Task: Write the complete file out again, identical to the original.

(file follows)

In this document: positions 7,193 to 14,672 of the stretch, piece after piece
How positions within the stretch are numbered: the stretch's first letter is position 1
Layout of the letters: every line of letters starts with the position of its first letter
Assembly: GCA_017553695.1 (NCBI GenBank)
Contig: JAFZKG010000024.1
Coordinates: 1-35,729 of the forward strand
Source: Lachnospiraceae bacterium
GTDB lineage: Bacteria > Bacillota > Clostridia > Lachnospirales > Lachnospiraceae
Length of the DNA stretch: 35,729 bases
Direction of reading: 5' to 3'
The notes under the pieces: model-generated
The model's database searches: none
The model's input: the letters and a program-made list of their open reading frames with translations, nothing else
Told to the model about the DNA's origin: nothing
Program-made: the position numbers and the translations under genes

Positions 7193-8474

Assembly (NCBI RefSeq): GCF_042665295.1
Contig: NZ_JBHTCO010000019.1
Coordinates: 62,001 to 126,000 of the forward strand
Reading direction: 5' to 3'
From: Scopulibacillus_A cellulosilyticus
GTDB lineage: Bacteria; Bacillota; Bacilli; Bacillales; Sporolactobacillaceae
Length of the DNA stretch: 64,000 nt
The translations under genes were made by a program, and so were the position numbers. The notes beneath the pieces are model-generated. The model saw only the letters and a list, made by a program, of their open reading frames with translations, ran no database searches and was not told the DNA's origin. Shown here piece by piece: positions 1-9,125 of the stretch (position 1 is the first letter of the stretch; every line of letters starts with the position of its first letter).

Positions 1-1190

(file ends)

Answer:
In this document: positions 7,193 to 14,672 of the stretch, piece after piece
How positions within the stretch are numbered: the stretch's first letter is position 1
Layout of the letters: every line of letters starts with the position of its first letter
Assembly: GCA_017553695.1 (NCBI GenBank)
Contig: JAFZKG010000024.1
Coordinates: 1-35,729 of the forward strand
Source: Lachnospiraceae bacterium
GTDB lineage: Bacteria > Bacillota > Clostridia > Lachnospirales > Lachnospiraceae
Length of the DNA stretch: 35,729 bases
Direction of reading: 5' to 3'
The notes under the pieces: model-generated
The model's database searches: none
The model's input: the letters and a program-made list of their open reading frames with translations, nothing else
Told to the model about the DNA's origin: nothing
Program-made: the position numbers and the translations under genes

Positions 7193-8474

Assembly (NCBI RefSeq): GCF_042665295.1
Contig: NZ_JBHTCO010000019.1
Coordinates: 62,001 to 126,000 of the forward strand
Reading direction: 5' to 3'
From: Scopulibacillus_A cellulosilyticus
GTDB lineage: Bacteria; Bacillota; Bacilli; Bacillales; Sporolactobacillaceae
Length of the DNA stretch: 64,000 nt
The translations under genes were made by a program, and so were the position numbers. The notes beneath the pieces are model-generated. The model saw only the letters and a list, made by a program, of their open reading frames with translations, ran no database searches and was not told the DNA's origin. Shown here piece by piece: positions 1-9,125 of the stretch (position 1 is the first letter of the stretch; every line of letters starts with the position of its first letter).

Positions 1-1190